Total Energy Use in Buildings: Analysis & Evaluation Methods
One of the most significant barriers for achieving the goal of substantially improving energy efficiency of buildings is the lack of knowledge about the factors determining the energy use. Also policies agreements about energy saving targets (e.g., Energy Performance of Buildings Directive of the EU) as well as agreements about limiting greenhouse gas emissions are based on a knowledge of building energy consumption, in which a complex array of factors, including the user/occupant behavior, play a significant role. There is often a significant discrepancy between the designed and the real total energy use in buildings. The reasons for this discrepancy are generally poorly understood, and often have more to do with the role of human behavior than the building design.
This discrepancy leads to misunderstanding and miscommunication between the parties involved in the topic of energy savings in buildings:
- Despite the fact that the building regulations have been strengthened in many countries with respect to energy savings, the real energy consumption is not decreasing at the same rate and on many occasions even is increasing. Buildings and their systems improve, but building usage and activities in buildings can lead to an increasing energy consumption
- The implementation of energy saving measures is supported and enforced via standards and regulations. These standards and regulations address human behavior and activities in buildings for the average situation and conditions and exclude non-building related issues. Instruments based on these standards, such as Energy Performance Rating (EPR) and labeling systems more and more lose the credibility of the public as they do not reflect the real energy consumption of a building.
- For investors (property developers, banks, insurance companies, public and private services corporations) in the field of energy, instruments are lacking that enable the assessment of the energy use of buildings and give information about real cost-benefit relationship between investments in energy saving measures and profits.
In fact, building energy consumption is mainly influenced by six factors: (1) climate, (2) building envelope, (3) building services and energy systems, (4) building operation and maintenance, (5) occupants’ activities and behavior and (6) indoor environmental quality provided. The latter 3 factors, related to human behavior, can have an influence as great as or greater than the former 3 ones. The user related aspects and behavior effects can be seen from the large spread in energy use for similar or identical buildings, but a distinction between the building related and the user related energy part cannot established. All six factors need to be investigated together to understand building energy consumption data. Detailed comparative analysis on building energy data, concerning the six factors mentioned above, would provide essential guidance in identifying energy saving potentials and opportunities.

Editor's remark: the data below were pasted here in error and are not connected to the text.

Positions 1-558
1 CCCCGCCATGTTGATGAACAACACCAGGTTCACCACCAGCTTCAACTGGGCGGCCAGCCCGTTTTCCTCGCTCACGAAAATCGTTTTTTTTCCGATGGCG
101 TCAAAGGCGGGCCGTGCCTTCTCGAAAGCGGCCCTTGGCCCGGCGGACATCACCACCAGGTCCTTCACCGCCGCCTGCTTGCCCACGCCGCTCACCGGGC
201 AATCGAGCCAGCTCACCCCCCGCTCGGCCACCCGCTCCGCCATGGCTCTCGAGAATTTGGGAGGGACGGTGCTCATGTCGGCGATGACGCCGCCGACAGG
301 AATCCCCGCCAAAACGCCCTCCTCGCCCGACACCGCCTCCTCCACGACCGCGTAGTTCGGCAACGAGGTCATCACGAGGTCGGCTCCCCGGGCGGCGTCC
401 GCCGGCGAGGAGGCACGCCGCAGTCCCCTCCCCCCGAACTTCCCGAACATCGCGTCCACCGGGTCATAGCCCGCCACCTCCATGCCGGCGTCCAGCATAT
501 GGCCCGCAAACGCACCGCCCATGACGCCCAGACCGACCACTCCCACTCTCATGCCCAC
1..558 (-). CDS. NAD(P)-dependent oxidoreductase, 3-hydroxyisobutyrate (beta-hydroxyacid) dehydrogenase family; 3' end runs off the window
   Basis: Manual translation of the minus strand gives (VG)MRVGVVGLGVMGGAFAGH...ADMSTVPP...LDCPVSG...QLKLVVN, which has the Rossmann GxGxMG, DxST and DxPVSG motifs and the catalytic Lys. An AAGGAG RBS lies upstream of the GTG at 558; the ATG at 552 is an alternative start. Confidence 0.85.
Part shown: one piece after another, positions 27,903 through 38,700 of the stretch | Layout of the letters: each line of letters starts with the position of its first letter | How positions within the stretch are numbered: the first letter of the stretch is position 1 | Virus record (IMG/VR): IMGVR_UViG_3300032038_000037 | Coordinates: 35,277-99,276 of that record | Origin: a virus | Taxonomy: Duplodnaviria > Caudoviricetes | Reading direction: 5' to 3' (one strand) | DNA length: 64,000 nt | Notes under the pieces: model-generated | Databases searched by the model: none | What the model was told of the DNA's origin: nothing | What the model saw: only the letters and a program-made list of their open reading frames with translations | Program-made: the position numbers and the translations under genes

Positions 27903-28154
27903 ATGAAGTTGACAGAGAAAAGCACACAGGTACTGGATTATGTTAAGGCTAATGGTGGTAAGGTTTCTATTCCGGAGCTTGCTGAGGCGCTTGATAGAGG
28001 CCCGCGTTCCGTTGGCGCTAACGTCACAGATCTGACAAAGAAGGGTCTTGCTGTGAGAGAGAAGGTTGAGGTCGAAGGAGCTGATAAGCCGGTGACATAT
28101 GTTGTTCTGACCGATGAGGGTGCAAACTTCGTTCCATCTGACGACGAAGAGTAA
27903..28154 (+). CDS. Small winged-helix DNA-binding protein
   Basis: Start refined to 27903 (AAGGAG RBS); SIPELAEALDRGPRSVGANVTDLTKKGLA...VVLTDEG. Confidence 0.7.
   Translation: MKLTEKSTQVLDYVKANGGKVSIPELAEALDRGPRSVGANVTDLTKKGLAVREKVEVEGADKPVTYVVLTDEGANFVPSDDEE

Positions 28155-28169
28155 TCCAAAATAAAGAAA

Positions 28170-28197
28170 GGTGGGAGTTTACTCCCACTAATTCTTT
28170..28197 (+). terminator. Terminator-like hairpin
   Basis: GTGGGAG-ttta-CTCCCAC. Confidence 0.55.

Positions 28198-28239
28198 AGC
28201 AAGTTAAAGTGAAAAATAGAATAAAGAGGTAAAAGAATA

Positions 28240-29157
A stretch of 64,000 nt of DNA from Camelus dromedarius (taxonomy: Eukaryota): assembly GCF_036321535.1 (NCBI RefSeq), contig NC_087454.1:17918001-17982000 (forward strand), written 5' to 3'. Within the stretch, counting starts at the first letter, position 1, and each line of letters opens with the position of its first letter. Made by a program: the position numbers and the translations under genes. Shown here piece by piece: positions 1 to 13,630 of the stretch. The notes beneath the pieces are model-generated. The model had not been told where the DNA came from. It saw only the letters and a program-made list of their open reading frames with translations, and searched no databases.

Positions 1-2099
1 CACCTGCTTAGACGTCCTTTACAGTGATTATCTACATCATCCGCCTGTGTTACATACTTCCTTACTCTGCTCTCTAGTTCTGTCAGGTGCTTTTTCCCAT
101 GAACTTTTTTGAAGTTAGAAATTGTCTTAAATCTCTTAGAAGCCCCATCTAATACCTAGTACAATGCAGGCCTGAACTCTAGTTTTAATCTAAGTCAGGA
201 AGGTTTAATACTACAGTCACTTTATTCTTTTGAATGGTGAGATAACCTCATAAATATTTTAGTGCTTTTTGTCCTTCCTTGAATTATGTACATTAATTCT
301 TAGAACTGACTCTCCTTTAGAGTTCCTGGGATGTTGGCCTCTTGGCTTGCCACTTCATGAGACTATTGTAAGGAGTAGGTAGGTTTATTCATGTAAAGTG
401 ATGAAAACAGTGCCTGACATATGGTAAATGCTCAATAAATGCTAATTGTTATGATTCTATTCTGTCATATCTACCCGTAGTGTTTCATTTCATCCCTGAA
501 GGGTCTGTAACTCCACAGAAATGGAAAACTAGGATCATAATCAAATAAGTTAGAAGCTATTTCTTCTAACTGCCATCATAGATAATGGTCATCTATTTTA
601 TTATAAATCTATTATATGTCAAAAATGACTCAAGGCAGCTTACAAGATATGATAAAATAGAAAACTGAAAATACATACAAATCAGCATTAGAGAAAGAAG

6 mains influence factors
The ultimate outcome of this project is strengthening the robust prediction of energy usage in buildings, thus enabling the proper assessment of short- and long-term energy measures, policies, technologies. The main objectives are to:
- develop a new methodology for analysis of building energy use that makes it possible to investigate the effects of the main influencing factors
- demonstrate how these data can be used to provide meaningful indicators of energy performance of buildings (for example expression of energy use for different end uses that are generally applicable among different buildings)
- develop a methodology for performance prediction of energy saving policies and technologies that includes the influence of a number of related factors
- development of methodologies and technologies for long term monitoring of the energy use in buildings.
Methodology involving: measurements, diagnostics and statistical analysis and simulations
Participating countries and organizations
- Austria: Vienna University of Technology
- Belgium: University of Liège, Catholic University of Leuven (KUL)
- Canada: Concordia University
- Denmark: Aalborg University, Technical University of Denmark
- Finland: VTT Technical Research Centre of Finland
- France: CETHIL - INSA Lyon
- Italy: Politecnico di Torino
- Japan: Tohoku University
- Norway: Norwegian University of Science and Technology
- P.R. China: Tsinghua University
- The Netherlands: Technical University of Eindhoven, Cauberg-Huygen Raadgevende Ingenieurs BV
- USA: Lawrence Berkeley National Laboratory
Philippe ANDRE (Co-Leader Subtask D)
Département des sciences et gestion de l'environnementUniversité de LiègeCampus d'ArlonAvenue du Longwy, 185B-6700 ArlonBELGIUMTel: +32 63 230858Fax: +32 63 230897Email: firstname.lastname@example.org
Vincent LEMORT (Co-Leader Subtask D)
Laboratoire de ThermodynamiqueUniversité de LiègeCampus du Sart-Tilman, bât B49Chemin des ChevreuilsB-4000 LiègeBELGIUM
Tel: +32 43 66 48 01
Tel: (Secretariat) +32 43 66 48 00
Fax: +32 43 66 48 12
This work is financially supported by the Walloon Region of Belgium.
1st preparation phase meeting, Liège, February 2009